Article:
Marginal Tax Rates and Income Inequality in a Life-Cycle Model
In this paper we study the quantitative impact of marginal tax rates on the distribution of income. Our methodology builds on computable general-equilibrium framework. We find that distortions from marginal tax rate changes of the sort implied by the Tax Reform Act of 1986 have sizable effects on income inequality in a reasonably quantified life-cycle setting: In our model rate changes alone capture half the increase in the pretax Gini that actually occurred between 1984 and 1989.
If you experience problems downloading a file, check if you have the proper application to view it first. In case of further problems read the IDEAS help page. Note that these files are not on the IDEAS site. Please be patient as the files may be large.
As the access to this document is restricted, you may want to look for a different version under "Related research" (further below) or search for a different version of it.
Volume (Year): 89 (1999)
Issue (Month): 5 (December)
|Contact details of provider:|| Web page: https://www.aeaweb.org/aer/|
More information through EDIRC
|Order Information:||Web: https://www.aeaweb.org/subscribe.html|
References listed on IDEAS
Please report citation or reference errors to , or , if you are the registered author of the cited work, log in to your RePEc Author Service profile, click on "citations" and make appropriate adjustments.:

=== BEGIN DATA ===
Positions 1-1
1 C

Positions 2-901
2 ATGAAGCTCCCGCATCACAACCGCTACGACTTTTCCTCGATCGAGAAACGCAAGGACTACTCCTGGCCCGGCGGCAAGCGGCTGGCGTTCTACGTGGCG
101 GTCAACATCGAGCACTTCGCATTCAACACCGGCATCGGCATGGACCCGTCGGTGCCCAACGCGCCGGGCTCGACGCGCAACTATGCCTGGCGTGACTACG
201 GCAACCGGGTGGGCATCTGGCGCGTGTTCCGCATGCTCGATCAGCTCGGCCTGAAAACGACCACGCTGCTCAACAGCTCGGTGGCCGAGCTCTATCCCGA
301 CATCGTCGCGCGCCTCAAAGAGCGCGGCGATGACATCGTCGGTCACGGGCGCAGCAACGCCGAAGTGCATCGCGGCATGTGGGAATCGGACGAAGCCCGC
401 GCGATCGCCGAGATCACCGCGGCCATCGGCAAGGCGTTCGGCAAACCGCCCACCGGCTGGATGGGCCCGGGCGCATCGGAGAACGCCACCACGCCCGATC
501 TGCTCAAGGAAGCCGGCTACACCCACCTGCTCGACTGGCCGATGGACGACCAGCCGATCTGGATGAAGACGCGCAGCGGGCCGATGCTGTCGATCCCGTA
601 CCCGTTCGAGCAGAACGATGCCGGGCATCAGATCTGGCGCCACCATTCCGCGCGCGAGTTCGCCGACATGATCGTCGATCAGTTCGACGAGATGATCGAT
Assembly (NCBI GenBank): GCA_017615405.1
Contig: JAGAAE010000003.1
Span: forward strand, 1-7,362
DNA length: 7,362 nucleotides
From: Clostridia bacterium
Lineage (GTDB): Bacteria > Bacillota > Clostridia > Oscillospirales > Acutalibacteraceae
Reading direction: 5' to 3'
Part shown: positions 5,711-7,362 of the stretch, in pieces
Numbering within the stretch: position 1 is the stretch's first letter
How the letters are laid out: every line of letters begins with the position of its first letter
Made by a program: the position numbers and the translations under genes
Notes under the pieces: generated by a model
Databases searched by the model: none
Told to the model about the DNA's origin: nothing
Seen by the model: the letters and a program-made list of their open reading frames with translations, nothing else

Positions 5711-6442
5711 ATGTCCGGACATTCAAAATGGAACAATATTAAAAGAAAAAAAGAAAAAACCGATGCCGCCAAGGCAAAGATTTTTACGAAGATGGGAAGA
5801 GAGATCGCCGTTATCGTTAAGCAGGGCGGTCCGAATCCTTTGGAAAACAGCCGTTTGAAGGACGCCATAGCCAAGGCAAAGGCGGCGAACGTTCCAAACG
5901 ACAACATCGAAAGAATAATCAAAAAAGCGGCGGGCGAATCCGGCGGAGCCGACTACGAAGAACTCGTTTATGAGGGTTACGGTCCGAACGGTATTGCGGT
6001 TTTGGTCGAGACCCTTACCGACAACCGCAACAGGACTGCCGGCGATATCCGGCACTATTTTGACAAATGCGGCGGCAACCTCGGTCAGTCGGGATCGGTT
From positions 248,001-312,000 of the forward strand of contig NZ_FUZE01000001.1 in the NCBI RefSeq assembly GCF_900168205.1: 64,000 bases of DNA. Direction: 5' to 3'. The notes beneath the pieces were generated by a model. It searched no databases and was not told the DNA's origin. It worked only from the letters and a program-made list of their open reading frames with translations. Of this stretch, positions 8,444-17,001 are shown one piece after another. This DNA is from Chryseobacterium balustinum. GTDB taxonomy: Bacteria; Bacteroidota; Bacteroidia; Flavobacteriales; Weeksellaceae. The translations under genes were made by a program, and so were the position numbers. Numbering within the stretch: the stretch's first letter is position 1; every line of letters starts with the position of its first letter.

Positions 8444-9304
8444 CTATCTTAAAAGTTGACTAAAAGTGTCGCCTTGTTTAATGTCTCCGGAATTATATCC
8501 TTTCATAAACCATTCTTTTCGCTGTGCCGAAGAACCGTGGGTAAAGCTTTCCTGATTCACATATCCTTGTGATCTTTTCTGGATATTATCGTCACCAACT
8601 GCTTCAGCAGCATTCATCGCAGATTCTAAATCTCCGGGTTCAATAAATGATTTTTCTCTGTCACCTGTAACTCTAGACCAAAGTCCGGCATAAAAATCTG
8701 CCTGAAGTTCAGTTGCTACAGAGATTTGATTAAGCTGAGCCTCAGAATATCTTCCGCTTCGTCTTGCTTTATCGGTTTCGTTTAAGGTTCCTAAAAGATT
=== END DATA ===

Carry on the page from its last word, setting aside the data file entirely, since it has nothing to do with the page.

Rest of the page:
- Finn E. Kydland & Edward C. Prescott, 1994.
"The computational experiment: an econometric tool,"
178, Federal Reserve Bank of Minneapolis.
- Feenberg, D.R. & Poterba, J.M., 1992.
"Income Inequality and the Incomes of Very High Income Taxpayers: Evidence from Tax Returns,"
92-16, Massachusetts Institute of Technology (MIT), Department of Economics.
- Daniel R. Feenberg & James M. Poterba, 1993. "Income Inequality and the Incomes of Very High-Income Taxpayers: Evidence from Tax Returns," NBER Chapters, in: Tax Policy and the Economy, Volume 7, pages 145-177 National Bureau of Economic Research, Inc.
- Daniel Feenberg & James Poterba, 1992. "Income Inequality and the Incomes of Very High Income Taxpayers: Evidence from Tax Returns," NBER Working Papers 4229, National Bureau of Economic Research, Inc.
- King, Robert G & Plosser, Charles I & Rebelo, Sergio T, 2002.
"Production, Growth and Business Cycles: Technical Appendix,"
Society for Computational Economics, vol. 20(1-2), pages 87-116, October.
- MaCurdy, Thomas E, 1981. "An Empirical Model of Labor Supply in a Life-Cycle Setting," Journal of Political Economy, University of Chicago Press, vol. 89(6), pages 1059-85, December.
- Rogerson, Richard & Rupert, Peter, 1991. "New estimates of intertemporal substitution : The effect of corner solutions for year-round workers," Journal of Monetary Economics, Elsevier, vol. 27(2), pages 255-269, April.
- Gastwirth, Joseph L, 1972. "The Estimation of the Lorenz Curve and Gini Index," The Review of Economics and Statistics, MIT Press, vol. 54(3), pages 306-16, August.